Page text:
Tagged: patient transport

Northumberland : Patients can’t access crucial care

A Seahouses patient awaiting an operation has challenged a health boss to get from his village to Hexham Hospital on public transport.

It comes after the Northumberland Clinical Commissioning Group (CCG) introduced new national guidelines last month which mean strict criteria has to be met before a patient is eligible for transport.

One of many patients affected in the rural north of the county, Mr Vickers of Seahouses – who has surgery scheduled for a ruptured Achilles tendon – says he cannot physically reach his appointments on time without the service.

Journey times to his appointments at Hexham hospital by bus would take in access of four hours. Even then it is impossible to reach earlier appointments on time; or get back the same day following later appointments.

A taxi would cost him £120, plus £10 an hour waiting time, or £80 for a one-way trip.

In a letter CCG chief Dr Alistair Blair , Mr Vickers wrote:

“I challenge you to get from Seahouses to Hexham hospital and back to Seahouses in one day using pubic transport and keeping appointment times.”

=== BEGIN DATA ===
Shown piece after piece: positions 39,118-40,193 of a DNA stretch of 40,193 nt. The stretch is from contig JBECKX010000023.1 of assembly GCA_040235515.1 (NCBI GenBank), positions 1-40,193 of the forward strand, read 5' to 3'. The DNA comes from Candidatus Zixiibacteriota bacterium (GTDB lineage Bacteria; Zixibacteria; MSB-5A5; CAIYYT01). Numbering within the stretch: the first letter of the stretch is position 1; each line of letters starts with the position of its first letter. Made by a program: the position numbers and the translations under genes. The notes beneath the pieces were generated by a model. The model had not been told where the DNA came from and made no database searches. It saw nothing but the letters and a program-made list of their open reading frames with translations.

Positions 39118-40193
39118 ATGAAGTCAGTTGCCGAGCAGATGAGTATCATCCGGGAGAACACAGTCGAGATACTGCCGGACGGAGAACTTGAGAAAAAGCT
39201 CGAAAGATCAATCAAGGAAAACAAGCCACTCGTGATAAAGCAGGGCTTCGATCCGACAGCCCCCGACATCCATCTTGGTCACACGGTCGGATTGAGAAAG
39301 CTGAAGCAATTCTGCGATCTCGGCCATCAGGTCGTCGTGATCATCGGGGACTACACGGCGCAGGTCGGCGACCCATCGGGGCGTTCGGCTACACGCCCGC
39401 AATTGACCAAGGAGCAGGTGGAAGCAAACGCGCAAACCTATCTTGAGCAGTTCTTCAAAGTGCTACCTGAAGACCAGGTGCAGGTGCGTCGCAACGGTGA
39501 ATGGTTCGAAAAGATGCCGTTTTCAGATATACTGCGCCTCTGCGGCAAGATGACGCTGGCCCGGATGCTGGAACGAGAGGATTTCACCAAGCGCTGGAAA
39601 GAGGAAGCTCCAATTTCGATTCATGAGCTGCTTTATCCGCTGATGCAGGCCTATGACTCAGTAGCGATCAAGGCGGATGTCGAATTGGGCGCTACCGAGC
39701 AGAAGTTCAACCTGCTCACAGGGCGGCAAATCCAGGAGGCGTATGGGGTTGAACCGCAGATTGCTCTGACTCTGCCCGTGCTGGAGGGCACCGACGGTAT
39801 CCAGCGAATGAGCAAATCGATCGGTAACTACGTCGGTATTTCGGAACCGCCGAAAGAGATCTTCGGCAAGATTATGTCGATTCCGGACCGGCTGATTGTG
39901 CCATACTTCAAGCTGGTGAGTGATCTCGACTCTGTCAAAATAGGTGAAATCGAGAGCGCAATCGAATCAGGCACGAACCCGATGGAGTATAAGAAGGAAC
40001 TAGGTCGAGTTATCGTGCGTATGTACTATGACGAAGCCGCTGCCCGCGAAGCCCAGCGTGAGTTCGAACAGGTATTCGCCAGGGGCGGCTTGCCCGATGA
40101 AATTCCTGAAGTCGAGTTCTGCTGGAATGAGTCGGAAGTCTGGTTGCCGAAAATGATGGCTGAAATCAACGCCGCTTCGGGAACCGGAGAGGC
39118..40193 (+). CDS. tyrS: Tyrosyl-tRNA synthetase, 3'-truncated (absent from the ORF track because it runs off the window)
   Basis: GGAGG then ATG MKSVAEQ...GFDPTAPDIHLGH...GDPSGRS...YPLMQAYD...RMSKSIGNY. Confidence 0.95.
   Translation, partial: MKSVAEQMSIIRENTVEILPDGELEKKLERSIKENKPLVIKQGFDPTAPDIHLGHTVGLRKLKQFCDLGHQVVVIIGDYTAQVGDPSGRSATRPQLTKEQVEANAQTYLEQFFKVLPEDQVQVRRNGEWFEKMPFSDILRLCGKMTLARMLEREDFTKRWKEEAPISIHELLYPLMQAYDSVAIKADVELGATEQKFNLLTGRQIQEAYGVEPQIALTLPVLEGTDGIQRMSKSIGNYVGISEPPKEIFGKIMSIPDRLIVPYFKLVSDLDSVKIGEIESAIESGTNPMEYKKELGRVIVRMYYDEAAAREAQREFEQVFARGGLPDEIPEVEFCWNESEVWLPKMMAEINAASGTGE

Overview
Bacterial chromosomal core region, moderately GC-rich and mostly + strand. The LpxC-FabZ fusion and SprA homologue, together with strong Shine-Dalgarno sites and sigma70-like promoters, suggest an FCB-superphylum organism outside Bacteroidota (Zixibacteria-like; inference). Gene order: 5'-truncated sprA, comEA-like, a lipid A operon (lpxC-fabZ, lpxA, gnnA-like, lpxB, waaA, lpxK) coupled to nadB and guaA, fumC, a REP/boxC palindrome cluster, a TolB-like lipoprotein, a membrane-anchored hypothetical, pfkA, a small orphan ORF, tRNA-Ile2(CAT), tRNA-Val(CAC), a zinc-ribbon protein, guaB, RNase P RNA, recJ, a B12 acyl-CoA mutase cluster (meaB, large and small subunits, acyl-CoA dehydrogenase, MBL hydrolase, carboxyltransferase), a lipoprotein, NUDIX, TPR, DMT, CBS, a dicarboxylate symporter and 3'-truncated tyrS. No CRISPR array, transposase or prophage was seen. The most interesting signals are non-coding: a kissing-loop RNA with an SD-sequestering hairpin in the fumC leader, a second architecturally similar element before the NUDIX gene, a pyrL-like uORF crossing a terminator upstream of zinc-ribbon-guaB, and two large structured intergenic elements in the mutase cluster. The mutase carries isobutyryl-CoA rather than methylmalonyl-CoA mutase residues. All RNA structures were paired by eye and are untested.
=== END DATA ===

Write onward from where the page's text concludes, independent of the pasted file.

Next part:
“Your criteria is depriving me my human rights for proper medical treatment in Northumberland.”

Lib Dem parliamentary candidate Julie Pörksen said:

“I was shocked to hear about the impact the changes were having on ordinary people. It is completely unacceptable to expect older people and those who are not in the best of health to make arduous journeys.”

> Surely its unacceptable to expect anyone to have to do those sort of public transport journies ?

Ms Pörksen said she had spoken to one patient who was told to get a taxi to their appointment then reclaim the £100 fare from the hospital.

This is simply ridiculous,” she said. “There is an assumption that the high cost of a taxi fare could be met and that it would be OK to get that money back from the hospital.

“What patients need is to be able to use patient transport if a realistic and sympathetic assessment of their needs shows that it is justified.”

A spokeswoman for NHS Northumberland Clinical Commissioning Groups said:

From 20 October 2014, we implemented the Department of Health’s national policy where all new patient transport bookings are subject to a short assessment. The assessment includes asking a few questions about how you would normally travel for day-to-day activities and if friends or family normally take you to your appointments.

“The purpose of this assessment is to make sure that the people who require ambulance services are prioritised and that the NHS is making the best use of the funding it has available. This means that we can free up emergency services as these appointments are planned using dedicated patient transport vehicles and means that patients don’t have to wait as long.